Improving Your Posture: Simple Stretches that Work

Health Professional, Medical Reviewer
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If you’re like most people, you spend quite a bit of time sitting each day. Technology has improved our quality of life significantly, but prolonged sitting at a computer has taken a toll on our bodies.

Leigh A. Roberts, D.P.T., O.C.S., and owner of L A R Physical Therapy in Columbia, Maryland, focuses on improving posture with her many of her clients.

“Most people who end up in physical therapy need to work on their posture,” Dr. Roberts commented in an email exchange with HealthCentral. “Posture is so important to musculoskeletal health and is not taught anymore. We spend a great deal of time in physical therapy teaching people how to achieve correct/ideal posture. If there is anything that you can do to prevent injury, working on posture will go a long way toward having healthy joints and muscles.”

Dr. Roberts offers these five simple tips for her clients who want to improve their posture:

1. Visualize correct posture

Ideal alignment takes thinking about your body and your environment. Think of yourself as a stack of books with your pelvis, shoulders, and head stacked straight in a line.

2. Support yourself properly

Your chair should support you. If it doesn’t, add a pillow or towel roll behind your back or a stool under your feet. Change your environment by adjusting your chair height or lifting up your computer monitor. It is also important to think about where things are in your workspace to avoid too much bending and twisting.

3. Take a break

Schedule short (2-5 minute) breaks into every 60-90 minutes of work, or once every 30 minutes if you have a bad back or an injury. Use this opportunity to refill your water or to use the restroom.

4. Change positions frequently

Alternate between sitting and standing if possible. Many variable-height desks are now available on the market to assist with frequent position changes. Stand or walk when on a phone call and use an earpiece, if possible, to avoid sitting for prolonged periods of time.

5. Check yourself and reassess

Be aware of your posture and reposition when you catch yourself out of good alignment.

Dr. Roberts suggests doing simple exercises at your desk throughout the day:

1. Ankle circles

Extend your leg(s) out straight in front of you, one at a time or together, and circle the ankle(s) 10 times clockwise and 10 times counterclockwise. If performed standing, these exercises can be a nice balance challenge.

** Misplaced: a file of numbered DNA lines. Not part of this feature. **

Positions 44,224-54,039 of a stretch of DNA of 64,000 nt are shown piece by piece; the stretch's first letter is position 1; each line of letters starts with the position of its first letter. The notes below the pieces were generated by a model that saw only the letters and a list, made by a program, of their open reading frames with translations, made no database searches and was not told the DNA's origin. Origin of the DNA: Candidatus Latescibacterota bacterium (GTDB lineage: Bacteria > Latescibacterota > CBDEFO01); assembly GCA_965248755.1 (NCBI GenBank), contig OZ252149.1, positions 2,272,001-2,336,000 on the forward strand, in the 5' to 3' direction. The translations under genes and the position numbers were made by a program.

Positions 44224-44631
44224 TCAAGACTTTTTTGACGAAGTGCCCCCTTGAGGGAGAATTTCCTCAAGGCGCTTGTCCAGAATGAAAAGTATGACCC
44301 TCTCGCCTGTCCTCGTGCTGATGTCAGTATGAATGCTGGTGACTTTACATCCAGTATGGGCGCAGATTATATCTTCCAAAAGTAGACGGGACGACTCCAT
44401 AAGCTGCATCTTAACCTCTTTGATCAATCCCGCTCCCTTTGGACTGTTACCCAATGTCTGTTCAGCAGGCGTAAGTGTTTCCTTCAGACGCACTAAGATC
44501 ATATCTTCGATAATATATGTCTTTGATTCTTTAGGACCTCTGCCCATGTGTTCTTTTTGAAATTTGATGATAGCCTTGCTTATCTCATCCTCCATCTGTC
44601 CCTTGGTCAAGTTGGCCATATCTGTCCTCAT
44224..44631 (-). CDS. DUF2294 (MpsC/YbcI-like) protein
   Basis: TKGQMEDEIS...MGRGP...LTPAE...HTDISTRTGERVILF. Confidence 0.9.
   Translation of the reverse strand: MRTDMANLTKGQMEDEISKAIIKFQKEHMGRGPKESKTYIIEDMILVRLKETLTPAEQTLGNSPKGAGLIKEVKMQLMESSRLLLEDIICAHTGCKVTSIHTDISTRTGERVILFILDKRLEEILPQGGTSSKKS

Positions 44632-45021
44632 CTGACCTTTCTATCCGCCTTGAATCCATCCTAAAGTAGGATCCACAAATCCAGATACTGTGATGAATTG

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2. Hip flexor stretch

This opens up the front of the hip, which gets tight with prolonged sitting. Tuck the tailbone, lean slightly forward, and hold for 3 seconds. Repeat the stretch 10 times on each side.

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3. Pelvic tilts

This stretch flexes and extends the spine. Tuck your head and chin and lift your pelvic floor for 3 seconds - then repeat 10 times. End in an upright seated position with a neutral spine.

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4. Lateral trunk stretch

This can be done seated or standing to stretch your spine and shoulder. Lean until you feel a comfortable stretch and hold for 3 seconds. Repeat 5-10 times on each side.

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5. Scapula squeeze (scapula retraction)

This exercise stretches the chest muscles. Squeeze the shoulder blades together and hold for 3 seconds. Repeat the stretch 10 times, then end with the shoulders more open in the front.

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6. Chin tucks (cervical retraction)

This stretches the back of the neck. With your chin tucked down, push your head back into your hands for 3 seconds and repeat the exercise 10 times. Then end with back of the neck lengthened. Note: this could also be an extra scapula squeeze if you emphasis on squeezing your shoulder blades.

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The bottom line

Take time out of your busy schedule to perform these exercises. They can be done in a few minutes each day. By improving your posture, you can prevent injury and limit neck and back pain caused by prolonged sitting.

See more helpful articles:

No Time to Exercise? Simple Ways to Get Fit During Your Workday

7 Surprising Causes of Back Pain

10 Ways to Prevent Back Pain